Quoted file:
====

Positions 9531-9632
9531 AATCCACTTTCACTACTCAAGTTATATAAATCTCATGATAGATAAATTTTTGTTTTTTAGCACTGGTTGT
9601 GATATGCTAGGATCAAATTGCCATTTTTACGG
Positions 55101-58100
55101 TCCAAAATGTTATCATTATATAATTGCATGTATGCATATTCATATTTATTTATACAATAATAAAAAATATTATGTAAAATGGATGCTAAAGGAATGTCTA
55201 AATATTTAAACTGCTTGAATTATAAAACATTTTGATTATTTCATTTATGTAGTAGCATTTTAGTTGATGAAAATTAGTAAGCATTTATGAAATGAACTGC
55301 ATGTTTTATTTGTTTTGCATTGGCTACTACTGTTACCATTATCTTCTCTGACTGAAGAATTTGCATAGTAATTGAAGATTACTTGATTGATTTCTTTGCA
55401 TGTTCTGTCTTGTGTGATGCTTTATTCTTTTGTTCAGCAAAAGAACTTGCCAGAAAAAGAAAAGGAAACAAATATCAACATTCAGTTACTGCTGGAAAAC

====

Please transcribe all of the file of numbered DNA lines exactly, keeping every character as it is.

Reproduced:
Positions 9531-9632
9531 AATCCACTTTCACTACTCAAGTTATATAAATCTCATGATAGATAAATTTTTGTTTTTTAGCACTGGTTGT
9601 GATATGCTAGGATCAAATTGCCATTTTTACGG
Positions 55101-58100
55101 TCCAAAATGTTATCATTATATAATTGCATGTATGCATATTCATATTTATTTATACAATAATAAAAAATATTATGTAAAATGGATGCTAAAGGAATGTCTA
55201 AATATTTAAACTGCTTGAATTATAAAACATTTTGATTATTTCATTTATGTAGTAGCATTTTAGTTGATGAAAATTAGTAAGCATTTATGAAATGAACTGC
55301 ATGTTTTATTTGTTTTGCATTGGCTACTACTGTTACCATTATCTTCTCTGACTGAAGAATTTGCATAGTAATTGAAGATTACTTGATTGATTTCTTTGCA
55401 TGTTCTGTCTTGTGTGATGCTTTATTCTTTTGTTCAGCAAAAGAACTTGCCAGAAAAAGAAAAGGAAACAAATATCAACATTCAGTTACTGCTGGAAAAC